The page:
WASHINGTON – As the Senate prepares to debate a resolution authorizing the use of military force in Iraq, I’m visiting the nation’s capital to do some John Locke Foundation business – and thinking about the impact of the coming war on North Carolina politics.
By the way, I would commend to your attention the Locke Foundation’s excellent and concise web site on the international situation, which can be found at www.NorthCarolinaAtWar.com.
Paul Chesser from the Carolina Journal staff makes sure that the site is updated each weekday with news, analysis, and commentary about the war on terrorism, with a special emphasis on North Carolina-based military units and political leaders. We try to scan a variety of information sources to give readers a sense of what’s going on.
In recent weeks, we’ve featured articles from the state’s largest newspapers; national newspapers such as The Washington Post, The Christian Science Monitor, The New York Times; international news sources from the United Kingdom, the Indian Subcontinent, and the Middle East; and columnists whose opinions on Iraq and war range from neoconservative and hawkish Bush supporters to paleoconservative and libertarian Bush critics.
As much as we have tried to get North Carolinians reading and debating these issues, I’m not yet convinced that the international situation and the potential war in Iraq are at the forefront of the political discussion. We have some Republican lawmakers and politicians loudly proclaiming their support for the president’s policy (which is likely good politics in our state, I think) and we have the usual kooky suspects on university campuses who want to refight – or more properly to re-not-fight – the Vietnam War.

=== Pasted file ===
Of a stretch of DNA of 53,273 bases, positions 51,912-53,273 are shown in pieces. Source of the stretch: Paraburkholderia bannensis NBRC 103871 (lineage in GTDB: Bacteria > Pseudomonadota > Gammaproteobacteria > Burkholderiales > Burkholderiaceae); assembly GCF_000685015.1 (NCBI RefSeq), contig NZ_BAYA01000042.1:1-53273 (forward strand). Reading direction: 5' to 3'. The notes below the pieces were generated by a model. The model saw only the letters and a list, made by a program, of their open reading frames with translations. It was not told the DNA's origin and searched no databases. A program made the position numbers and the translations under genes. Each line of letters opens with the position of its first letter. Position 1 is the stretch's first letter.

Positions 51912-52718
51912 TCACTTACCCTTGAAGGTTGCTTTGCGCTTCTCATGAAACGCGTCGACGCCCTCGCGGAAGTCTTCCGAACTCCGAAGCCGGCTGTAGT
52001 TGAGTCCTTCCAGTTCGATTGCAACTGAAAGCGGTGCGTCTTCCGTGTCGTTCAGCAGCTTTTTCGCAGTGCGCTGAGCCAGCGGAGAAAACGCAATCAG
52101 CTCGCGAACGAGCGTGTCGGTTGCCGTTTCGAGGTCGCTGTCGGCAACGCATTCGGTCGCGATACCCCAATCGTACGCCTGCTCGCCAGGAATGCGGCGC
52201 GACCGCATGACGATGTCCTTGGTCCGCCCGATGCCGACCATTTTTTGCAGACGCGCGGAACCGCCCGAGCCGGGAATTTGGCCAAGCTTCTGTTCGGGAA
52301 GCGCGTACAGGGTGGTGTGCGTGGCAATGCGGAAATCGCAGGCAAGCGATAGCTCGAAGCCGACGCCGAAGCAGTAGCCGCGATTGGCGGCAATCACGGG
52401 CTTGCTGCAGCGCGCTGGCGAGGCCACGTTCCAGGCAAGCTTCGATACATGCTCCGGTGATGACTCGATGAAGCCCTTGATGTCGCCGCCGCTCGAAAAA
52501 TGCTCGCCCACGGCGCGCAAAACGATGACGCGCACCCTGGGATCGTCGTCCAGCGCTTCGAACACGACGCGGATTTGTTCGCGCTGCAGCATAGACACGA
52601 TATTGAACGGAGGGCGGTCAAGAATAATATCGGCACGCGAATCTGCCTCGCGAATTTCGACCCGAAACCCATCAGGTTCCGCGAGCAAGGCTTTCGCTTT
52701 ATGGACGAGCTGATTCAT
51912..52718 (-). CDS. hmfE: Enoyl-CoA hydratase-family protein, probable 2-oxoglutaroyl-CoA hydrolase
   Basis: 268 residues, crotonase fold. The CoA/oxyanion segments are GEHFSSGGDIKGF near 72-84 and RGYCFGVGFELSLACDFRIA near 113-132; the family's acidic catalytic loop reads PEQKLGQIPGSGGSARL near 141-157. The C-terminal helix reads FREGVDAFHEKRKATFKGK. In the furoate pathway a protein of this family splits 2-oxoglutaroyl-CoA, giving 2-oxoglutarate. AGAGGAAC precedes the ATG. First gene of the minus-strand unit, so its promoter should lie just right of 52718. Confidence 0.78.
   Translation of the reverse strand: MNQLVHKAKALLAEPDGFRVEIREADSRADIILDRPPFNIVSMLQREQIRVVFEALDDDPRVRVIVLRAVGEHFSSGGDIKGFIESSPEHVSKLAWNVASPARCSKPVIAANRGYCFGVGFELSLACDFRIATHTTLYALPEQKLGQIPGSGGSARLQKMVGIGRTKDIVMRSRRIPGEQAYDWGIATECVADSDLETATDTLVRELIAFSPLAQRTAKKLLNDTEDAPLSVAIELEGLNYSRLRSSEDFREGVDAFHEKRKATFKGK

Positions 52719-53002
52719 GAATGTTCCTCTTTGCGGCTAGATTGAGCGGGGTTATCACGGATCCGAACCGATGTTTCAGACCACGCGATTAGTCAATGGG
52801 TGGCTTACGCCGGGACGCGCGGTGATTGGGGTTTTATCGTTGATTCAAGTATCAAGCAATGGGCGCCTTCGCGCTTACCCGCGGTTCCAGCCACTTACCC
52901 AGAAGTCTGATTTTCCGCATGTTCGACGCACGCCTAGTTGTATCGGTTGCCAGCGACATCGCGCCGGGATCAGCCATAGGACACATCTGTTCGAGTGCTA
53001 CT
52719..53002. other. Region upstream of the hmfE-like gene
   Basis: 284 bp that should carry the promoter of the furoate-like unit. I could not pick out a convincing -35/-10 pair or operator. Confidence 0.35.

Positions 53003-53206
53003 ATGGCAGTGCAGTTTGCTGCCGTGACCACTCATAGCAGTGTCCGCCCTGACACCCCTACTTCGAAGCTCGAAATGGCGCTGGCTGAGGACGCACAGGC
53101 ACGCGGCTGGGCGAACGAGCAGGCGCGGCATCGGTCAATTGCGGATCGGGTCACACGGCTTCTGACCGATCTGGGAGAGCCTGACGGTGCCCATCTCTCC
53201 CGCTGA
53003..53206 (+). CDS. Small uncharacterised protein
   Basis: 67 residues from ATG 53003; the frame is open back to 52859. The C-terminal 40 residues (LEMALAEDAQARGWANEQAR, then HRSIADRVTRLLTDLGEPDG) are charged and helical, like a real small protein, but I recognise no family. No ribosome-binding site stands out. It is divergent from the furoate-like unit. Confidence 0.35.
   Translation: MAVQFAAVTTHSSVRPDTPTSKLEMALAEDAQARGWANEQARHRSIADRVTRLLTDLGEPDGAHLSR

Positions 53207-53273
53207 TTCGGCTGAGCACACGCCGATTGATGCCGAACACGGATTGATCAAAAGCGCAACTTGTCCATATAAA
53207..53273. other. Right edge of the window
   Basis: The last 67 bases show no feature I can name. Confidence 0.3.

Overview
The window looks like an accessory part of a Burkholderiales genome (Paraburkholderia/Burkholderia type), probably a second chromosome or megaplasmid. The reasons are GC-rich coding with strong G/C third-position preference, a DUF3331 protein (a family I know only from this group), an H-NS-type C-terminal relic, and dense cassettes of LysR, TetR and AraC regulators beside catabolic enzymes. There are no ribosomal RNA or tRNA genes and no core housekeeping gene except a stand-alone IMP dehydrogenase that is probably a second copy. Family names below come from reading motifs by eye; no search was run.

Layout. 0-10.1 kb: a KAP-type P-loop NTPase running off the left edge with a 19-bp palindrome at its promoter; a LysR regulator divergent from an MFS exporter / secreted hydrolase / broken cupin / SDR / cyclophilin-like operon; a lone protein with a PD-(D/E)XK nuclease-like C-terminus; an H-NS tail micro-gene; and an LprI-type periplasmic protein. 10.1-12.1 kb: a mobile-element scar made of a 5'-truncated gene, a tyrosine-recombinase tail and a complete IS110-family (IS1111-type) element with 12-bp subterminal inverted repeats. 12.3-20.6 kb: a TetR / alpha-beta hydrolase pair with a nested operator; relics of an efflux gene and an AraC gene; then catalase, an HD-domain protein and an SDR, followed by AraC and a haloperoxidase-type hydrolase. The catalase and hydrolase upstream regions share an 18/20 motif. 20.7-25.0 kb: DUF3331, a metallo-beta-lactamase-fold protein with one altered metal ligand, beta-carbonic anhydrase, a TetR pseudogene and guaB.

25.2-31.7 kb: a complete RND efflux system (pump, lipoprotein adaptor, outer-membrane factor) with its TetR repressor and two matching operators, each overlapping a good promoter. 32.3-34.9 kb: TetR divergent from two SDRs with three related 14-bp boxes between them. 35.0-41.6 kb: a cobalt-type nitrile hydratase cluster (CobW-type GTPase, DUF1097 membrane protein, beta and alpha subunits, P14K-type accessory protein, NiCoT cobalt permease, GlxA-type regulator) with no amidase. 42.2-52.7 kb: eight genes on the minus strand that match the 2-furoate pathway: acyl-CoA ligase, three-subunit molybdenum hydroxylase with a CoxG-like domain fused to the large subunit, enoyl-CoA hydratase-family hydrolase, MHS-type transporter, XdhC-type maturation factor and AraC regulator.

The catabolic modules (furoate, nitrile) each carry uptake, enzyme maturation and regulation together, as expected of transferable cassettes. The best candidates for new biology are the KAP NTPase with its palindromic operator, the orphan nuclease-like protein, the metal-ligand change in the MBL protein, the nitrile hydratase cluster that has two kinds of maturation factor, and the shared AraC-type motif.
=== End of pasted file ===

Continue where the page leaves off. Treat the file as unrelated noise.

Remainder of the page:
Where’s everybody else? I happen to think it wise to intervene in Iraq, as soon as possible, to forestall the development and deployment of dangerous weapons and to eliminate what appears to be a safe haven and training ground for terrorists, including some linked to al Qaeda. I also think that building a decent, secular, and democratic state in the Islamic Middle East would have salutary effects for U.S. interests and the progress of freedom in the world. I am not sure, however, that such a result is possible, or how one might best accomplish it.
Basically, then, I am ready to see more public debate about how we are to intervene, with what military and nonmilitary means, and what to do if the squishy European Left and the totalitarian Third World Left don’t go along with us. This should happen immediately, before the election, as there is no more important issue in U.S. Senate and House races than the conduct of foreign policy (hint: this is the main constitutional reason why we have a federal government in the first place).
Some will say that it is unfair to Democrats, who don’t enjoy as much public support on these issues as Republicans, to stage such a wide-open debate in the last month of an election campaign. I say that not to discuss such a momentous decision in a political context would be the height of irresponsibility and of manipulation of voters.